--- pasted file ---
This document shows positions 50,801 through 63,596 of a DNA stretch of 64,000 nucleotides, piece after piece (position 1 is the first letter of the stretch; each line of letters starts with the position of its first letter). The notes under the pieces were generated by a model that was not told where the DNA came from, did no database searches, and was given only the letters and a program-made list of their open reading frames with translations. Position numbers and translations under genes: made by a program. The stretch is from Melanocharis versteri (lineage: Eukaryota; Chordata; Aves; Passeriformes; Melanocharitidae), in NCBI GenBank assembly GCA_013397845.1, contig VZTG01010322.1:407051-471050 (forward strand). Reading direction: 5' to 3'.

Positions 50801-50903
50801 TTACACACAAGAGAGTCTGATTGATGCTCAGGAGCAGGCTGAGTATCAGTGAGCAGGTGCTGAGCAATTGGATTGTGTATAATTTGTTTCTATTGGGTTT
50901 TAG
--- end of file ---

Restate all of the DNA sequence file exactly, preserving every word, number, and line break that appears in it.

This document shows positions 50,801 through 63,596 of a DNA stretch of 64,000 nucleotides, piece after piece (position 1 is the first letter of the stretch; each line of letters starts with the position of its first letter). The notes under the pieces were generated by a model that was not told where the DNA came from, did no database searches, and was given only the letters and a program-made list of their open reading frames with translations. Position numbers and translations under genes: made by a program. The stretch is from Melanocharis versteri (lineage: Eukaryota; Chordata; Aves; Passeriformes; Melanocharitidae), in NCBI GenBank assembly GCA_013397845.1, contig VZTG01010322.1:407051-471050 (forward strand). Reading direction: 5' to 3'.

Positions 50801-50903
50801 TTACACACAAGAGAGTCTGATTGATGCTCAGGAGCAGGCTGAGTATCAGTGAGCAGGTGCTGAGCAATTGGATTGTGTATAATTTGTTTCTATTGGGTTT
50901 TAG